My heroine & guruette:Alicia Bay Laurel #AliciaBayLaurel . In 1970 she wrote the handwritten, hand-drawn Living On The Earth. In recently re-reading it I became very unhappy with myself. So today I sought redemption. I split Russian olive firewood. I had forgotten the Zen of wood chopping, hurt my shoulder, regrouped and finished in the breath of it. I turned off the furnace and the fire is built and ready. Humble but proud, I then made my first attempt at homemade hummus…it turned out amazing!! Im adding avocado and will try very hard to not eat the entire batch for dinner!!! Next: making flatbread from scratch. Don’t get me wrong; there will always be a grocery list (especially with our growing season!!) This was a really good day. Tomorrow: More wood; buffaloberry jam; plumbing new rain/irrigation barrels… as the next sub-freezing snow event floats in. (My deepest thanks to Don who replaced the old busted ax handle and sharpened the blade.🙏)
“Each plant in each specific location under each specific moment of conditions responds specifically. You can work to create the best set of circumstances to support and encourage the best ecology for that plant even to its best death. Study in-depth or take a seed and stick it in the ground and water it. Then observe, learn, try again. When you figure it out the 8 year cycle of grasshoppers will pop. You will do everything you can and still be overwhelmed. You will wait a year and start over. Thus is nature. Live IN it. Don’t get too cerebral. Stay light on your feet and ready to learn. Or else you will miss the important stuff. Then pick that sweet ripe berry or grape, eat it and smile. The End… and The Beginning.”
The life of plants is not a mystery, but it is completely enmeshing. I believe that all approaches to horticulture should be held up to a very wise bit of advice:”Do not believe in what you have heard; do not believe in traditions because they have been handed down for many generations; do not believe anything because it is rumored and spoken of by many; do not believe merely because the written statement of some old sage is produced; do not believe in conjectures; do not believe merely in the authority of your teachers and elders. After observation and analysis, when it agrees with reason and is conducive to the good and benefit of one and all, then accept it and live up to it”. Who knew Gautama Buddha was a gardener… in other words, take that seed, stick it in the soil, tend to it and see what happens. Oh and don’t wash your hands right away. Moon or no moon.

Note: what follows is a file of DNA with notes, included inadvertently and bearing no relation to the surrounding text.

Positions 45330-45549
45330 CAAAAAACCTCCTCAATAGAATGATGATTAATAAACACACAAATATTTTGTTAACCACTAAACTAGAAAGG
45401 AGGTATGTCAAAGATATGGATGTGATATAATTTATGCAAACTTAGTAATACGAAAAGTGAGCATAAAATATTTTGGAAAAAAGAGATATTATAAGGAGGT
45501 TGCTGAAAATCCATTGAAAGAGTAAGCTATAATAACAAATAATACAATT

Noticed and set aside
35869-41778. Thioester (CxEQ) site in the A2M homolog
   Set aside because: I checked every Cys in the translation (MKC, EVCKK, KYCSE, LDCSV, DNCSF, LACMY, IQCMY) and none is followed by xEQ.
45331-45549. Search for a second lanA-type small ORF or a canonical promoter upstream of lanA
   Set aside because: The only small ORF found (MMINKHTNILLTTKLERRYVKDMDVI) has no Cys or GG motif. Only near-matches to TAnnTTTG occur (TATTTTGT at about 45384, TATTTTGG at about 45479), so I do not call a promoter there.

A culture of personality, permaculture Fathers and their “North of the 38th Parallel” off-spring (again I have to say no Earth Mothers here) have found notoriety through online videos, bits and pieces of beautiful, lush and verdant landscape. One Father that has intrigued me for some time is Geoff Lawton. His most well-known project is the Jordan Valley Project covered in several videos entitled “Greening the Desert.” I think this project is a great example of how social science and community organizing must be part of this work…well, at least if you want to share the wealth.
Shortly after my first viewing of “Greening the Desert” One, Two and the updates, I began to wonder what had happened that the site had not continued to be treated under the permaculture practices and why the funding had been discontinued. Why had new funding sources not been developed?
The issue of funding and what may have happened to the original source for the first Jordan Valley site is touched on when the narrator of the video states that a second site is being considered which will be obtained with funds directly from the Permaculture Research Institute – the organization closely associated with Geoff Lawton. There were references to having control over the funding so that an outside funding source would not be able to discontinue funding or control how a site is developed.